• Marvel's Spider-Man 2 takes the franchise to new heights with its breakneck storytelling and crisp gameplay, surpassing its predecessors.
  • The game successfully balances the personal lives of Peter Parker and Miles Morales with their responsibilities as superheroes, creating compelling character-driven moments.
  • The gameplay is relentless and electric, showcasing the power of the symbiote and introducing new abilities and gadgets, making it a must-play title for PS5 owners.

Marvel’s Spider-Man 2 is electric, telling a breakneck story of two protagonists and everyone in their immediate circle with continually escalating, incredibly crisp gameplay. Right from the outset, Spider-Man 2 feels as though it’s taken a significant step above its 2018 and 2020 predecessors. A large and varied cast of characters is impressively juggled while players are set loose as both Peter Parker and Miles Morales in Manhattan, Brooklyn, and Queens. City-wide spectacle is constantly juxtaposed with intimate, character-driven moments, all underpinned by the truly unsettling emergence of the alien symbiote hoping to reach the height of its potential as Venom.

With its third game in the action-adventure series, Insomniac Games once again asserts itself as one of the leading developers of current-gen experiences. Leveraging the hardware of the PlayStation 5 and its DualSense controller, Spider-Man 2 picks up the lingering threads of Marvel’s Spider-Man and Marvel’s Spider-Man: Miles Morales in a game that delights in even its smallest details. Both Spider-Men must navigate recent, heartbreaking losses alongside a number of other personal tribulations, all while shouldering the burden of being New York City’s web-slinging protectors. Such responsibility is made nigh unmanageable by Kraven bringing his Great Hunt to the city, which unleashes new and old threats alike.

Marvel’s Spider-Man 2 & The Art Of Balance

Two Spider-Men, Peter Parker and Miles Morales, clinging to a wall. Peter has his mask off and is looking distraught. Miles has some sort of white canister attached to his back.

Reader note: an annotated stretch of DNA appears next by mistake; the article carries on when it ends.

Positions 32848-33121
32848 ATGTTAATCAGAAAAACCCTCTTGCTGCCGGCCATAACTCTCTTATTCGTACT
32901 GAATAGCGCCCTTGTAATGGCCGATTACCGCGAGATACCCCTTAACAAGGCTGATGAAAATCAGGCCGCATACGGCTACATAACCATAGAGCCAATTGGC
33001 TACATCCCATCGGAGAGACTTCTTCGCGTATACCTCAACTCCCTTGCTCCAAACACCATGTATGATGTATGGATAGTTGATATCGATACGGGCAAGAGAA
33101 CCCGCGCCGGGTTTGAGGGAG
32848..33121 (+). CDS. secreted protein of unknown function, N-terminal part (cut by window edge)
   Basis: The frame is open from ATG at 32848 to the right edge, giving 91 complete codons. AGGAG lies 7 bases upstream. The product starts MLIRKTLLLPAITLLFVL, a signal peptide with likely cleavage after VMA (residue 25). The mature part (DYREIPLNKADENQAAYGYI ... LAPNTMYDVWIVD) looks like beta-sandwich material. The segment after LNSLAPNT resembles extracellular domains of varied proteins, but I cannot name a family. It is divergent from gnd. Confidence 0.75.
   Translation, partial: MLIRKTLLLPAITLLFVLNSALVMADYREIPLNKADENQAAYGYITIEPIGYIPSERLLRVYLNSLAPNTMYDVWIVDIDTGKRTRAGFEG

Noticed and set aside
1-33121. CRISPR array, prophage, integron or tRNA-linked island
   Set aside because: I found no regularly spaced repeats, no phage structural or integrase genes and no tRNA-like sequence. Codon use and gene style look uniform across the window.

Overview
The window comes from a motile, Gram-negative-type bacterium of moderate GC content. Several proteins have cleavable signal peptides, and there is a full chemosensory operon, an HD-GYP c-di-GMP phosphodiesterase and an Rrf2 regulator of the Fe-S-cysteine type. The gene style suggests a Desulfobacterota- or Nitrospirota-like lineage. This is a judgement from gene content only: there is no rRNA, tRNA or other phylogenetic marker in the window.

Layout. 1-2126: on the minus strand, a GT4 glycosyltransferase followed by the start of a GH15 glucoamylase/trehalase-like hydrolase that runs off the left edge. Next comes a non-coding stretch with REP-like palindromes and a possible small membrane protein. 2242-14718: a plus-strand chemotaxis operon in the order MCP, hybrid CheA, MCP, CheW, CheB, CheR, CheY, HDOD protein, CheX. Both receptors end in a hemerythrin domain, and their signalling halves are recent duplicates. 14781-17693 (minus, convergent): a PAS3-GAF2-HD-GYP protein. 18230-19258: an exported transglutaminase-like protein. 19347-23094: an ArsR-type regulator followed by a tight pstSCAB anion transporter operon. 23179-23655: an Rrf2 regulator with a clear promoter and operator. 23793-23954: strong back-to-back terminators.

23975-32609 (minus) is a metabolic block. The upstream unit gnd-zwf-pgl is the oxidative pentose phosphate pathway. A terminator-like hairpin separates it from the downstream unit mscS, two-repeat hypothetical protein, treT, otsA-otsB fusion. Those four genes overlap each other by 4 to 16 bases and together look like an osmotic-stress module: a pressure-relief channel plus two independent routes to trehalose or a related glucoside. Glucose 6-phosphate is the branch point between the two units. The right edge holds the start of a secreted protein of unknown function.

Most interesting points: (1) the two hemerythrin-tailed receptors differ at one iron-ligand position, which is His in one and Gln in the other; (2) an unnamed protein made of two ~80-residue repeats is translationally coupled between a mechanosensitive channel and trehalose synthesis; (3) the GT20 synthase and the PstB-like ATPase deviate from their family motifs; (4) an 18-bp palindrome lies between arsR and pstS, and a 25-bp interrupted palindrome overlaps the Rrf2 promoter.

Superhero media, and Spider-Man stories especially, often revolve around the need to balance one’s personal life with the unending demands of vigilantism; Marvel’s Spider-Man 2 is no different. Peter is sorting through Aunt May’s estate, aiding Mary Jane in her journalistic career while also trying to convince her to move in with him, reconnecting with a seemingly cured Harry, and attempting to hold onto a teaching job at Brooklyn Visions Academy, all while committed to the responsibilities of being Spider-Man, which includes being a mentor to Miles.

Miles is similarly straddled with issues vying for his time. Due dates for college admission essays are coming up, he’s having trouble navigating his affection for Hailey, his mother is attempting to re-enter the dating pool while Miles is still coming to terms with the death of his father, and his uncle needs some help closing the door on his alter ego, Prowler. Even in its more mundane moments, the swirling conflicts propel Spider-Man 2’s story at an incredible pace. Miles and Peter are squarely at the narrative’s center, but the game impressively carries the entire cast from beginning to end, each with satisfying arcs.

Even amid the chaos of Kraven’s Great Hunt and the emergence of the symbiote, somehow no character is forgotten. Even brief appearances, like that of Black Cat, or the most sporadic contributions to the story – from J. Jonah Jameson, for instance – feel impactful. So many intertwined characters only serves to heighten Spider-Man 2’s central drama, in which characters’ deepest insecurities are preyed upon by the symbiote in exchange for the power it grants, seemingly the key to defeating Kraven the Hunter, who himself is a fascinating, multi-faceted villain.